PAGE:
Much has been made of the quality of Ireland’s produce over the last decade. From artisan butters to farmhouse cheeses, and from gourmet black puddings to the highest quality smoked salmon, you’ll find the island’s natural ingredients are fuelling a focus on traditional cuisine throughout some of Ireland’s top restaurants, as well as gaining worldwide acclaim. But the best place to try them is at a farmers’ market.
Producers such as County Cork’s Frank Hederman are at the heart of Ireland’s artisan food scene. Owner of the Belvelly Smokehouse in Cobh, Frank creates high-grade hot and cold smoked salmon, smoked mackerel, smoked mussels, smoked haddock and more. And the final product is so impressive that the New York Times described the smoked salmon as having “a subtle, elegant, effusive flavour, with a slight tang of salt and an uncommon balance between the clean taste of the fish and that of the smoke”.
Cobh Farmers Market is a great place to try some of Frank Hederman’s smoked fish, but you can also pick some up at The English Market in Cork city. It was built in 1788 and is an important part of Cork’s history, with a variety of producers selling everything from local cheese to traditional spiced beef, a Cork Christmas favourite.
You’ll also find a great variety of farmers’ markets all over the island including the Temple Bar Food Market in Dublin; the St George’s Market in Belfast; Galway’s Farmer’s Market and the Walled City Market in Derry~Londonderry.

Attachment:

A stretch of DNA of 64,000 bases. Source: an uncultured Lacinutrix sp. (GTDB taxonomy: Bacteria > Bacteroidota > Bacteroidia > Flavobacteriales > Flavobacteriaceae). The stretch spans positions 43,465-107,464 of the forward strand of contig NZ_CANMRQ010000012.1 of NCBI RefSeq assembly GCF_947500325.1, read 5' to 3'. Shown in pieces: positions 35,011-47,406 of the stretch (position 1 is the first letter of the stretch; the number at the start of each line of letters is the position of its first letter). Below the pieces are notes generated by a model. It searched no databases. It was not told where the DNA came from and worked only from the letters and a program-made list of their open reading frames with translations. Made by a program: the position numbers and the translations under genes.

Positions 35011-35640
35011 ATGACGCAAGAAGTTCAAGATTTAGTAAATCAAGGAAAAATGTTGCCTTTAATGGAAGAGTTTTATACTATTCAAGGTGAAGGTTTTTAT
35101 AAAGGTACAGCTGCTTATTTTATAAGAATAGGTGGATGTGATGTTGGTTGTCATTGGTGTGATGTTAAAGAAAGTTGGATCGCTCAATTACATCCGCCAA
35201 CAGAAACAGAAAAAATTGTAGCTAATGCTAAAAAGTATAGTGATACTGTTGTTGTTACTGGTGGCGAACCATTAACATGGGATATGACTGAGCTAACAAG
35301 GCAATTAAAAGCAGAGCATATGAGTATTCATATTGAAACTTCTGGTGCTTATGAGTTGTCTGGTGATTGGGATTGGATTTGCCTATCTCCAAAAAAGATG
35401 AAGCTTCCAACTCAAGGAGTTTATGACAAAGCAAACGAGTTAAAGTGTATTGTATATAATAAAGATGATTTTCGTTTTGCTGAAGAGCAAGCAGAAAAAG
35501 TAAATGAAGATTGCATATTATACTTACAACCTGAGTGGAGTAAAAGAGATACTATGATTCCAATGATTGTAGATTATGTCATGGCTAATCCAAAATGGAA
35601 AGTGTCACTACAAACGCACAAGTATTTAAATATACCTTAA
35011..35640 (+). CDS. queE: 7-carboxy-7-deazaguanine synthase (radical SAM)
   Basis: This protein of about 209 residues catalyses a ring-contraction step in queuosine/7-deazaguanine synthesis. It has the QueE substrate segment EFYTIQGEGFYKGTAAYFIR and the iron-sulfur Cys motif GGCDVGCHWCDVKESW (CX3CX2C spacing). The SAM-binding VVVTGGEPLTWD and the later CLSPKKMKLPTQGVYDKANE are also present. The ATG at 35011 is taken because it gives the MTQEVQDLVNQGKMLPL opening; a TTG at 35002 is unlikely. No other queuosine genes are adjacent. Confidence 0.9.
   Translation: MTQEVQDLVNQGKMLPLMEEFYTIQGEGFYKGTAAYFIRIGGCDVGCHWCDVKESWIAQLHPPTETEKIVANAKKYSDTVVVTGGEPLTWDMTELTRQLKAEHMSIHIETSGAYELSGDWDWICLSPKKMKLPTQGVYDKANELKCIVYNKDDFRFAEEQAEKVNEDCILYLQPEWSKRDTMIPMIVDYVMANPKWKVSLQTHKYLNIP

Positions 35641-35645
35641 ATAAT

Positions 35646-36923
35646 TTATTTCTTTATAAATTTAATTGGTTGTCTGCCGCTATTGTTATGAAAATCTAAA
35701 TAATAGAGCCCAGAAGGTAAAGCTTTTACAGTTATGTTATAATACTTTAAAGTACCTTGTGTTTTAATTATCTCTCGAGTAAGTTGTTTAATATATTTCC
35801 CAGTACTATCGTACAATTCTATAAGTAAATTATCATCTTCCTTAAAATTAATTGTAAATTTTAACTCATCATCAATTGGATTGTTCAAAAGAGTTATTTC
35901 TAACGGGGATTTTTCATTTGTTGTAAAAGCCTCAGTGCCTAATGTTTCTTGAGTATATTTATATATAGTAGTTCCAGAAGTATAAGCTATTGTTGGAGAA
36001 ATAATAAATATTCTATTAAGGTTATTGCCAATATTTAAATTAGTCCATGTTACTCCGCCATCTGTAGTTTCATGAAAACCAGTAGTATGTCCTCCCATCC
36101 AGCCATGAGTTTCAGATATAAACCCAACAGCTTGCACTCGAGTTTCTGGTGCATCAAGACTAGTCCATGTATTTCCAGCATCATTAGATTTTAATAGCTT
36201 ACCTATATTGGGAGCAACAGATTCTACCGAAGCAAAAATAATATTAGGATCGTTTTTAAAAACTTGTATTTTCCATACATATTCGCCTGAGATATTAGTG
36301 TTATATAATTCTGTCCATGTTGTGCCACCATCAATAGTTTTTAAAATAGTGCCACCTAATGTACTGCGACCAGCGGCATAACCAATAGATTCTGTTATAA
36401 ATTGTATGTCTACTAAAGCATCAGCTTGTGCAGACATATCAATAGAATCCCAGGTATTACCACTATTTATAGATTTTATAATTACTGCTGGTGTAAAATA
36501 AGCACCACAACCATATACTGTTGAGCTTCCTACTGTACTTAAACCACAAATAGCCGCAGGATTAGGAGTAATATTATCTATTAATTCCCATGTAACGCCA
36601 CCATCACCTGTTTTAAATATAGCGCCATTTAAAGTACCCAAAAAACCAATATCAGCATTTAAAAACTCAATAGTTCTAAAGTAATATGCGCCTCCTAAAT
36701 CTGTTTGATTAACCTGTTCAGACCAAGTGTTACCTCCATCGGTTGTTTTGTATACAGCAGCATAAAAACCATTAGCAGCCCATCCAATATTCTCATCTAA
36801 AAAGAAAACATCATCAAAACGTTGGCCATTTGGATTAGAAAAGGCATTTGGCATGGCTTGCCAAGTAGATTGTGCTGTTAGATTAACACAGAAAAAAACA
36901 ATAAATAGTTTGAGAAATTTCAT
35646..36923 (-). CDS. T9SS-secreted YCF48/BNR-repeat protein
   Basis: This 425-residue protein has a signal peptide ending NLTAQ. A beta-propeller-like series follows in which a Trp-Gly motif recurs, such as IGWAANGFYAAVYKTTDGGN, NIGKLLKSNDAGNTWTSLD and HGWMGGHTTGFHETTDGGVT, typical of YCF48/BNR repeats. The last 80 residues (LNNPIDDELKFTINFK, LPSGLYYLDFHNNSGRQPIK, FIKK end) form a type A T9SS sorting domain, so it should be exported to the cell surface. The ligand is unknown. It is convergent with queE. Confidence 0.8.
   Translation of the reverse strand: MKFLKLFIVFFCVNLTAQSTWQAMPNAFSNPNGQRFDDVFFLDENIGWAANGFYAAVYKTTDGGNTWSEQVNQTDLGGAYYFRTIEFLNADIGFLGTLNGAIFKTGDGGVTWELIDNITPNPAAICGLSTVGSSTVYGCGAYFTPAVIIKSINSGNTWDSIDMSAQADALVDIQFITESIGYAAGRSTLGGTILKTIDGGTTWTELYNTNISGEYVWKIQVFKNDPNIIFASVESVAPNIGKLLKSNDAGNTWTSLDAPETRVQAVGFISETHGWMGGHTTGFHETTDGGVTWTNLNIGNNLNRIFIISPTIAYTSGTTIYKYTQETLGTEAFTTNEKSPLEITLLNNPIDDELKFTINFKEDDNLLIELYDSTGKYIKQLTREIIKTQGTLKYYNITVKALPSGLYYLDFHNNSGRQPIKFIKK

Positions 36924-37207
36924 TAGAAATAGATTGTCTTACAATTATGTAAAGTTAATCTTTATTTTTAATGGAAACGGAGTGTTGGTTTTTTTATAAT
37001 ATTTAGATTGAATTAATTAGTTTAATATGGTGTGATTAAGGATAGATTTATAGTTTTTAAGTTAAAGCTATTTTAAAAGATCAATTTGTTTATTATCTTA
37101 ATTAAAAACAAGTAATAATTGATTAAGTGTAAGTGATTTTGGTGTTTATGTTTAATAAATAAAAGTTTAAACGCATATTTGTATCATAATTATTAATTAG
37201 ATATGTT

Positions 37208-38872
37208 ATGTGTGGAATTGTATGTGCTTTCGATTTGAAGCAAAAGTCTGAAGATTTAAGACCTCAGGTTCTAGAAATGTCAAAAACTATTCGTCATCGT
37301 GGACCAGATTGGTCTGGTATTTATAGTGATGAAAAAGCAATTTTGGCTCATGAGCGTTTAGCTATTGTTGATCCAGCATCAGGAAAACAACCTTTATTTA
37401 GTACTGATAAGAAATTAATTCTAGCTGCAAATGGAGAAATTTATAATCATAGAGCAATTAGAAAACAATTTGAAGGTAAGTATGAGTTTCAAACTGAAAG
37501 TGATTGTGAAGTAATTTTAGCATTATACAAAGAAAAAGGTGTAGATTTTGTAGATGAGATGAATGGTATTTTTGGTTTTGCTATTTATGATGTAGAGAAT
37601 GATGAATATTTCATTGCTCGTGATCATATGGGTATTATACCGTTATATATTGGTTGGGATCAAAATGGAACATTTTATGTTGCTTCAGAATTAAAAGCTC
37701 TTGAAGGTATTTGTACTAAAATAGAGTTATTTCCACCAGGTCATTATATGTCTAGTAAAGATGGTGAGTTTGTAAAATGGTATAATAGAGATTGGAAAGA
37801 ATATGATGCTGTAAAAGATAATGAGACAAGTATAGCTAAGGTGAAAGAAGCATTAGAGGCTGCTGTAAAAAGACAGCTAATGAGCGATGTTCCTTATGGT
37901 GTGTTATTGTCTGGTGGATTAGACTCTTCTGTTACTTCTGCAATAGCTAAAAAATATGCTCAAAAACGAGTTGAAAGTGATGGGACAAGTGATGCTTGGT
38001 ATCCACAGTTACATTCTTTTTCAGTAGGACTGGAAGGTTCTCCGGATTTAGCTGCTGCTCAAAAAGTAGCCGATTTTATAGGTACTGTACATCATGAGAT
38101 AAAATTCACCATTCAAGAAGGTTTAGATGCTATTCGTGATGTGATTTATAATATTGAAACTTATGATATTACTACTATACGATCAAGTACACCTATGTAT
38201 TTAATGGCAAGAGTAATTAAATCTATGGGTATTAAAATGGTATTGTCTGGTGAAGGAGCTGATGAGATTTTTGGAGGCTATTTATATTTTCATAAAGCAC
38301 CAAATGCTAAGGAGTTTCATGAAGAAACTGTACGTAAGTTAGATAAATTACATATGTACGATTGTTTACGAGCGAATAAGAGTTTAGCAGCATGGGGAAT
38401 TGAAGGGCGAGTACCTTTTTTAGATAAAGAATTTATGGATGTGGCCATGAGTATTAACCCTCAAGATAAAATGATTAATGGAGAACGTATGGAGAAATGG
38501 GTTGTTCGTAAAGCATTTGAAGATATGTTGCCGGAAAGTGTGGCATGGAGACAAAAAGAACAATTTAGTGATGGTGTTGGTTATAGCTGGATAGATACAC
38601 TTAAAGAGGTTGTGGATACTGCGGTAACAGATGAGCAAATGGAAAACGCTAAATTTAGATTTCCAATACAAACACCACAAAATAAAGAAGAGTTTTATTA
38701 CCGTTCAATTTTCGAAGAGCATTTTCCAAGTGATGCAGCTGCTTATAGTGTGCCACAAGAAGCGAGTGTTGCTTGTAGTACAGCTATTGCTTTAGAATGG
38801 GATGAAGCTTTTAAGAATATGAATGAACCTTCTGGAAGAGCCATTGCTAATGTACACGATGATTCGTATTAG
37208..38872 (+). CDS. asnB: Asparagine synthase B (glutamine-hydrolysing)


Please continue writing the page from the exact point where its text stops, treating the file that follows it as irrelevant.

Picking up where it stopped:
Of course, at the other end of this food production line are beautifully crafted plates of food served up by top chefs in some of the island’s best restaurants. Stephen McAllister, chef and owner at The Pig’s Ear Restaurant in Dublin city, values ingredients from Ireland: “We only use the best local, Irish produce where and when possible,” Stephan said. “We’re relentless in our approach in finding top quality Irish guaranteed producers for our restaurant, and we proudly display their names on our menus.”
Local ingredients can also be found at the heart of Ox, Belfast, whose menus are based around the best available seasonal and local ingredients. This structuring of dishes around the season results in beautiful dishes such as winter’s Tullyelmer venison tartare with turnip and mustard, and Skeaghanore duck with smoked Pink Fir potato and earl grey.
And for something truly memorable, make your way to Lignum in County Galway, which revives the historic food culture of the area with a wood-burning oven that forms the centrepiece of the kitchen. The menu revolves around what is fresh and available locally including the finest fish and shellfish, fruit and vegetables.
Try Ireland’s fresh, locally-sourced cuisine, and meet some of our friendly locals while you do it.